The role of the media (television, blogs, online news outlets and more) is critical in the process of educating the public and engaging in a conversation, as they will be the mediators and curators of information and discourse on the issue. Thus, a concise and sensible approach, devoid of fear-mongering and shock practices, should be followed. Since this is an international issue, governments and policy networks across the world have to come together and discuss openly on what is better for their citizens. Scholars and academics can provide valuable expertise on technological, psychological, ethical and other issues, while highlighting any misgivings by those involved in the process. The people in their local communities, families and social networks should help and train each other to increase their peers’ level of Internet literacy and highlight the advantages of the web. A higher Internet literacy level can help people protect themselves even better by taking simple security measures, such as using anti-virus software and identifying potential risks or scams in their online financial transactions.

It is clear that the accelerating growth of the cyber landscape presents both significant opportunities and critical challenges. On the one hand, online technologies present many benefits such as global and fast access to information, entertainment, education and more. On the other hand, the technological developments that produce these benefits also present risks. As people go online they may also be exposed to sources that are inappropriate, or subjected to contact with individuals who may want to cause them harm. The same websites, applications and games that Internet users access for professional or personal reasons may also contain or lead to exploitative advertisements, offensive language, sexually explicit material, violent or illegal content, scams, bullying, or even child predators.

Furthermore, as the Internet is an open and participatory medium by its definition, people create, author and share their own content by joining conversations on forums, writing their thoughts on blogs and sharing photos or videos on social networking websites. Thus, the privacy of their information can be put at risk if Internet users do not take appropriate measures. Although most members of society are aware of the Internet as a platform and understand its huge potential, others are confused on how to reap its benefits or how it can be useful to them, leaving them disconnected and without a voice in the digital revolution that is taking place. Some even view this new open and inter-connected medium as a threat to their way of life and would like a much more restricted and closed version of it. The challenge for the society of the 21st century is to take advantage of these opportunities, while at the same time protect itself from the risks inherent in use of web and its many applications.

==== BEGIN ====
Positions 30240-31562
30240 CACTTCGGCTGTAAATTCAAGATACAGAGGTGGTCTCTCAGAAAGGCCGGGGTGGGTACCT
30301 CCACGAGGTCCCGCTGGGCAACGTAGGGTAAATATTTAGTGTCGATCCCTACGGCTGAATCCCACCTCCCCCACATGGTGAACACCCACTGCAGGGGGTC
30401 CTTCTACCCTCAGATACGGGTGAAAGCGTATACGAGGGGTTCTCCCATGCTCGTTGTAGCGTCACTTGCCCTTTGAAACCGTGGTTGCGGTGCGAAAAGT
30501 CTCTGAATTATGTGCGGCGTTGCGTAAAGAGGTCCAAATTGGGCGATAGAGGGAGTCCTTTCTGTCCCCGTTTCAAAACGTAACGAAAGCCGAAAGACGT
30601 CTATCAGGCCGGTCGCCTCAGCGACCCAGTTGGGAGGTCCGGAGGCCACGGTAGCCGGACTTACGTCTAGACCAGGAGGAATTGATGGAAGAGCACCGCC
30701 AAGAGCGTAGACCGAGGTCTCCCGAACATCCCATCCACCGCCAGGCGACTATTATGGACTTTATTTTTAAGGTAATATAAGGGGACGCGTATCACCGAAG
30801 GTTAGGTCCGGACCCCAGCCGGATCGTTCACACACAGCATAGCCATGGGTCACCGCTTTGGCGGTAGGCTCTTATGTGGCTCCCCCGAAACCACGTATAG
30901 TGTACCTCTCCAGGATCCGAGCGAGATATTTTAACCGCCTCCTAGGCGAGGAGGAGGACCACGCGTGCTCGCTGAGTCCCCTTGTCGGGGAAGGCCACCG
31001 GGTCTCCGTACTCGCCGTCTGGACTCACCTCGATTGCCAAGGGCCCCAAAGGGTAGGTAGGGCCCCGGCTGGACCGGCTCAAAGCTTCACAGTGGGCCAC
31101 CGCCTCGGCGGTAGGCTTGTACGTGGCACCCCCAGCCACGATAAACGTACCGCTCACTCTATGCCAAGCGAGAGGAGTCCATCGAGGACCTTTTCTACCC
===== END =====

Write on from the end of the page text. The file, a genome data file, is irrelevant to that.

Effect on our Youth by Cyber Bullying

Between cell phones, social media websites, and online gaming, children today seem to have more outlets for interacting with each other virtually than they do for interacting with each other in person. However, with all of the good social interaction that is done as a result of these technologies also comes the bad. In addition to the physical and verbal bullying that may take place at school, cyber bullying in the form of harassing text messages and derogatory posts on children’s Facebook or Twitter accounts is now commonplace. Even though it may not take place in person, the emotional and psychological effects of cyber bullying are just as destructive. Since new media and cell phones are harder to track and monitor, parents need to take preventive measures that can help minimize the effects of cyber bullying on their children.


How Bullying Affects Kids

Kids that are bullied are likely to experience anxiety, depression, loneliness, unhappiness, and poor sleep. Making the issue worse is the fact that such negative effects of bullying often go unnoticed, as many victims feel the need to conceal the fact that they are being bullied because they are embarrassed or afraid of further bullying. More often than not victims respond passively to bullying. They tend to act anxious and appear less confident. They may become quieter in class and, as a result, the bullying can become a hindrance on their academic success. Therefore, bullying is a problem that, if left unattended, can become a significant hurdle in a child’s development.

Connecting With Kids Online

Yet while the victim might be passive, it is imperative that the parent is not. In order to prevent cyber bullying, parents must be actively involved in their children’s cyber lives. Communication with one’s children is the key to bully prevention, so send them a friend request on Facebook, Twitter or any other social media, play some games on PS4 Live or XBOX Live or another system with online gaming with them. Parents who are proactively involved with their children’s interactions online are subsequently able to monitor these interactions more closely. Therefore, such parents will be exponentially more informed with regard to what bullies, if any, exist in their children’s lives, both online and off.